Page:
It’s hard for me to even admit that Dario Argento’s Opera had been a major blind spot of mine for far too long, but I’m thankful for the recent Blu-ray release of the film, courtesy of both Scorpion Releasing and Doppelganger Releasing, as it made this cinematic discovery feel like a true work of art befitting of the Horror Maestro’s stunning and wholly unique vision, confidently displaying this slice of giallo madness from 1987. And as you can probably tell, after just one viewing, I’m 110 percent a fan of Opera now and still cannot believe it took me this long to see this wildly weird masterpiece.

For anyone who hasn’t seen Opera, I’ll do my best not to spoil the abundance of intriguing revelations that happen throughout the movie. The simplified version of the film’s core story follows an ingénue soprano named Betty (Cristina Marsillach), who has just been tasked with the leading female role in the operatic version of Macbeth, after the main star Mara Cecova (who we never directly see) is hit by a car. But as Betty makes her splash as Lady Macbeth, a masked killer begins stalking those working in the opera house, forcing the rising starlet to bear witness to several vicious murders, leaving Betty unable to determine just who she can trust anymore.

Of course, as is the case with nearly every other Argento giallo, there’s a lot more to Opera than just a simple murder mystery. Its story, clearly the Maestro’s own take on Phantom of the Opera, with a slasher-meets-heavy-metal twist to it, has numerous intriguing layers, making this a film I’ll be digging into multiple times to find new things to fall in love with. Of course, saying that is slightly weird because I know that Argento would go on to make an official Phantom of the Opera film in the 1990s, but Opera certainly feels like his first time at-bat with some of the themes we’re introduced to in Gaston Leroux’s original story, and I dig its slightly off-beat tendencies (including larger-than-life supporting characters and blaring heavy metal musical cues).

One thing I did notice was that in some ways, Opera feels like Argento’s most personal film, with him utilizing the character of Marco (Ian Charleson)—a horror director who feels like the world has deemed him unworthy to be at the helm of a prestigious creative endeavor like an opera—as perhaps his very own cinematic vessel, used to represent his own frustrations as an artist (and after checking out the special features and doing a little online research, I do now realize that this was very much the case). It’s no secret that while most people will watch horror movies, many of those very same folks will dismiss them as “lesser” art forms, and the way these two worlds collide in Opera is unapologetically Argento in every way.

For every gorgeously composed moment we see of the Macbeth live performances (inside an absolutely stunning opera house that I wish I could make into my very own lavish home), Argento in turn delivers up a merciless and savage death, subjecting the film’s protagonist Betty to endure every blood-soaked hack and slash. There’s no escaping the carnage—from brutal stabbings to throats being ripped out to an innovative peephole gunshot kill—and Argento wants to make sure that we bear witness to everything he has in store for us, much like Opera’s protagonist Betty, who the masked killer outfits with a strip of needles below her eyes, making it impossible for her to look away. I will admit that even though I adored Opera and think it’s an intriguing master work from one of the horror genre’s boldest visionaries, the reveal of the killer and their motivations felt slightly underwhelming. What more than makes up for my disappointment in Opera’s unknown executioner, though, is Argento’s use of the ravens (who become these bizarrely frenetic harbingers over Marco’s production of Macbeth) in the finale, as it’s a totally batshit, yet utterly brilliant, sequence from a cinematic madman who was clearly having a ball as a director.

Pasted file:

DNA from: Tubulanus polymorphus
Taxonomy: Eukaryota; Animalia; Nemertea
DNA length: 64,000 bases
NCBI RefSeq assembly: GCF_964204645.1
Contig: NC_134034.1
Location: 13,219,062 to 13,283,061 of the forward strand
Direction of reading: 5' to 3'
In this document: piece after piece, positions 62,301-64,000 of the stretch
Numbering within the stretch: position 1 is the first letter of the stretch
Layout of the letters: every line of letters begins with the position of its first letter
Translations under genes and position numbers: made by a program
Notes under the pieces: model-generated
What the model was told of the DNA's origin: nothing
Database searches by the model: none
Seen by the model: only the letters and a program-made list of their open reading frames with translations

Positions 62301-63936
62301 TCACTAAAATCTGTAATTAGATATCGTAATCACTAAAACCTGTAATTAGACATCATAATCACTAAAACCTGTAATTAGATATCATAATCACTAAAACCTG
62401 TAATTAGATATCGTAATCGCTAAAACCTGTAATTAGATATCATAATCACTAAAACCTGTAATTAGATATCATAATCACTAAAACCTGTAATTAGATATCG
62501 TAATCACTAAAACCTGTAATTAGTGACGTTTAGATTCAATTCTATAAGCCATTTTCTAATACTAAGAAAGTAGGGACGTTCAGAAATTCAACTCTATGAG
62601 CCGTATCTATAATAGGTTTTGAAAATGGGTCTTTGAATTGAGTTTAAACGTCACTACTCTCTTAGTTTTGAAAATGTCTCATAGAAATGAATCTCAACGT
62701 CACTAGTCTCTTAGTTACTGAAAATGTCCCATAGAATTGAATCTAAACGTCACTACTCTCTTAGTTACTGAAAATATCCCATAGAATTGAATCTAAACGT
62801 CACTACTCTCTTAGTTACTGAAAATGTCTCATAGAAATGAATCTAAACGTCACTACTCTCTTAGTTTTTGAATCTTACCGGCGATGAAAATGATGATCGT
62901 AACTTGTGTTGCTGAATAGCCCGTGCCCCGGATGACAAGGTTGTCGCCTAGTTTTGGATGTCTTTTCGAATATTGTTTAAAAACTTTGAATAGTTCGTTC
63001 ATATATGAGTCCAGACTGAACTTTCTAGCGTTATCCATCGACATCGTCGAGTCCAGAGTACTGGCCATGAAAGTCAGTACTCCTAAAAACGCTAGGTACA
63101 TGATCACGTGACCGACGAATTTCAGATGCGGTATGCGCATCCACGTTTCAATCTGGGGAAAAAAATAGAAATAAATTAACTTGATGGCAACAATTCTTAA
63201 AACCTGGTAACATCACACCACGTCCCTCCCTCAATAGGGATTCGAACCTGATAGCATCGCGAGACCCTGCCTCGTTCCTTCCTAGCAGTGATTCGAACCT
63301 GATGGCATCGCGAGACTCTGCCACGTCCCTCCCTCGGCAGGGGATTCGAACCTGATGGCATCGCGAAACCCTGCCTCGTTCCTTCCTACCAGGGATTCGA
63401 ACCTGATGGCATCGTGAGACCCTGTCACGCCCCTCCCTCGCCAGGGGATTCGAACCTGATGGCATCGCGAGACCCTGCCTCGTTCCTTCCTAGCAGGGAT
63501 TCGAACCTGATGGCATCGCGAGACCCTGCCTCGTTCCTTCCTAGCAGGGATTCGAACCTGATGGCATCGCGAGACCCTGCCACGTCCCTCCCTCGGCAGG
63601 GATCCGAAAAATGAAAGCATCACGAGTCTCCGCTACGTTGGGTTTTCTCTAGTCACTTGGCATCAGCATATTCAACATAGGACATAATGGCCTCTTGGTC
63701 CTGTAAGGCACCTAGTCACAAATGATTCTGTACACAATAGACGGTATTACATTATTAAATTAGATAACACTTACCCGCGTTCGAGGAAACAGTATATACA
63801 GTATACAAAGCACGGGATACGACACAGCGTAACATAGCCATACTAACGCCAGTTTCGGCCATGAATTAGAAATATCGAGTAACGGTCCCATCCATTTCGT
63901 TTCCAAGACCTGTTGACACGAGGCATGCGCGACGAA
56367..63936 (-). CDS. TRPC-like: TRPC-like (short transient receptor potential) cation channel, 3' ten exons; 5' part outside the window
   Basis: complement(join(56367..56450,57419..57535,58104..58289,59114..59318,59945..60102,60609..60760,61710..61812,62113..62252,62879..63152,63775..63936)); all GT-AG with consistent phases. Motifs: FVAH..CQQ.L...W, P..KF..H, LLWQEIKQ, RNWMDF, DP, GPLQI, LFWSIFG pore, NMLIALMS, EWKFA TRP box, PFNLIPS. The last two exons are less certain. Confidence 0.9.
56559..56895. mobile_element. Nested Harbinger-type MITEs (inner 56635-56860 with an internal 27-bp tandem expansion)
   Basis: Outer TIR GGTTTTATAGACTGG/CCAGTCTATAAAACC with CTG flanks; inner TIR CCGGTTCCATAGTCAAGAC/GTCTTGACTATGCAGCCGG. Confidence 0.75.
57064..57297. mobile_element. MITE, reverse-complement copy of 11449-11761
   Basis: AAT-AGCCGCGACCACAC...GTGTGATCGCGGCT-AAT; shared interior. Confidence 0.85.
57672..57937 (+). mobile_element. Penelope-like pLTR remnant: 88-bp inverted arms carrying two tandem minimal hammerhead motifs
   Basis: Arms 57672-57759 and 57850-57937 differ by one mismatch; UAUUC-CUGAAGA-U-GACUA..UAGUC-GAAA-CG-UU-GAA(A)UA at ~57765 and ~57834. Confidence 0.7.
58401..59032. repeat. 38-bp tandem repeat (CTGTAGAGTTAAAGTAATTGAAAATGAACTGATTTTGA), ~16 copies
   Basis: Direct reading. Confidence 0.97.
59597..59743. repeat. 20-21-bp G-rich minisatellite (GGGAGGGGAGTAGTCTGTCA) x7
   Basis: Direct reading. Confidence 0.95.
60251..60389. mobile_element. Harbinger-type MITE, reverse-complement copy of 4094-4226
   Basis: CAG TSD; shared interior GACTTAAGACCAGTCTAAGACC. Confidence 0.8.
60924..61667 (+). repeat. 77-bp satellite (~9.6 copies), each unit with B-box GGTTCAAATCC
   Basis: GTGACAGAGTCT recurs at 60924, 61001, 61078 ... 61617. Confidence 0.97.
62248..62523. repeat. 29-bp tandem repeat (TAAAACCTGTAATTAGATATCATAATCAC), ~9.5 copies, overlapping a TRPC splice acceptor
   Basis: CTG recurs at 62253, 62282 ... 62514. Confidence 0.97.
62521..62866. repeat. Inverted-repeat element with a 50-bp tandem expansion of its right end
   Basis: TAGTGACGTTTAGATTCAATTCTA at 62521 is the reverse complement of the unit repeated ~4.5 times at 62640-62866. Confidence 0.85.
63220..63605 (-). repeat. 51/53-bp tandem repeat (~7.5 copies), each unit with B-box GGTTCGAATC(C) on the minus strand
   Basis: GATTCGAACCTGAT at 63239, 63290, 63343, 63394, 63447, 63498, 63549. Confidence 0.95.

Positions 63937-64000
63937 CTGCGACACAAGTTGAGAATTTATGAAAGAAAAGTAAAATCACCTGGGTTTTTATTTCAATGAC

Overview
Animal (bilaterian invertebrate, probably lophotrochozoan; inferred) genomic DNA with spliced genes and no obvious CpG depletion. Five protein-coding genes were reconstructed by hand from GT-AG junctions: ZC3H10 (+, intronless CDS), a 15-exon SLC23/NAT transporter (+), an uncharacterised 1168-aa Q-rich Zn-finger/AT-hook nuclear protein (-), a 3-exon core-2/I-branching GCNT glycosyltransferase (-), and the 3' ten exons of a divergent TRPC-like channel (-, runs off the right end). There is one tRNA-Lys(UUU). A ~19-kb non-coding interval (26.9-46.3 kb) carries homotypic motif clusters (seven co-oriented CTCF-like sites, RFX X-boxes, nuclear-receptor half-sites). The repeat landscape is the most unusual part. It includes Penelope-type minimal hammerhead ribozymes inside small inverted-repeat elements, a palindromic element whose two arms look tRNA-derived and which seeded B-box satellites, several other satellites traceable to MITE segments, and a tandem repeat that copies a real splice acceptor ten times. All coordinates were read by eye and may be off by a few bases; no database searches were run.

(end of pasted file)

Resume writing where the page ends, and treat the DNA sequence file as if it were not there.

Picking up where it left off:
And par for the course when it comes to his films, Opera is a breathtaking visual feast, with some clever camera work from DP Ronnie Taylor (who also lensed Sea of Love, Popcorn, and oddly enough, Argento’s Phantom of the Opera (1998), in addition to lending his talents as a camera operator on films like Ken Russell’s The Devils, Star Wars: Episode IV – A New Hope, and Phantom of the Paradise), who finds a lot of innovative uses for his Steadicam, sometimes moving the camera through different scenes like a soaring bird, and other times becoming a frenzied, whirling dervish during Opera’s chase scenes (that spiral staircase scene—MY GOD). In any case, Taylor does some incredible work on the film on a technical level that is truly next-level, and it absolutely heightens the tension and terror that Argento continually builds throughout Opera’s various set pieces.

As far as this Blu-ray presentation goes, since this was my first time seeing Opera, I don’t have much to compare it to, but I do think this transfer is downright dazzling and looks like a work of art. The special features are a bit on the light side—we just get an interview with Argento as well as William McNamara, who stars in Opera as Betty’s love interest, Stefano—and I’m wondering if that’s because there is a special edition of the film in the works, too, which I’m guessing will feature more bonus goodies for fans.If you’re looking for a little more bang for your buck, then perhaps the yet-to-be-released special edition is more in line with what you’d be looking for. That being said, I do think this Blu-ray for Opera is worth it for longtime fans who are just in it for the HD overhaul that Opera receives here, simply because I cannot imagine a better looking version of the film existing anywhere else.

Movie Score: 4/5,  Disc Score: 4/5

Non-Blu-ray trailer:

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